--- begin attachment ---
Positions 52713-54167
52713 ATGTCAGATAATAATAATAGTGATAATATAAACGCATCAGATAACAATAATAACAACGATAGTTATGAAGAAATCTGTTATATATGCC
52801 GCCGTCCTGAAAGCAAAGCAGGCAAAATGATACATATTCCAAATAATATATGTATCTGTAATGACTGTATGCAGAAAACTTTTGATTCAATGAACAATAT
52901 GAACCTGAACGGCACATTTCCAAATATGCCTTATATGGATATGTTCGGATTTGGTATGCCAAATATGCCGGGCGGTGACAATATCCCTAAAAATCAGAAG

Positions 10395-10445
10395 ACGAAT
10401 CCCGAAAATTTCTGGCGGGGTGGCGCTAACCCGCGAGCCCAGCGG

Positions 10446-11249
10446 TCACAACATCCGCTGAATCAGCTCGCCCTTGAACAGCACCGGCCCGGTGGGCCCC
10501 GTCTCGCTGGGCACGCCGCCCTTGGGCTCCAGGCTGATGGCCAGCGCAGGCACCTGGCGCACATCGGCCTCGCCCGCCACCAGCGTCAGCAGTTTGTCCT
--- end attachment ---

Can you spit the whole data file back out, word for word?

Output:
Positions 52713-54167
52713 ATGTCAGATAATAATAATAGTGATAATATAAACGCATCAGATAACAATAATAACAACGATAGTTATGAAGAAATCTGTTATATATGCC
52801 GCCGTCCTGAAAGCAAAGCAGGCAAAATGATACATATTCCAAATAATATATGTATCTGTAATGACTGTATGCAGAAAACTTTTGATTCAATGAACAATAT
52901 GAACCTGAACGGCACATTTCCAAATATGCCTTATATGGATATGTTCGGATTTGGTATGCCAAATATGCCGGGCGGTGACAATATCCCTAAAAATCAGAAG

Positions 10395-10445
10395 ACGAAT
10401 CCCGAAAATTTCTGGCGGGGTGGCGCTAACCCGCGAGCCCAGCGG

Positions 10446-11249
10446 TCACAACATCCGCTGAATCAGCTCGCCCTTGAACAGCACCGGCCCGGTGGGCCCC
10501 GTCTCGCTGGGCACGCCGCCCTTGGGCTCCAGGCTGATGGCCAGCGCAGGCACCTGGCGCACATCGGCCTCGCCCGCCACCAGCGTCAGCAGTTTGTCCT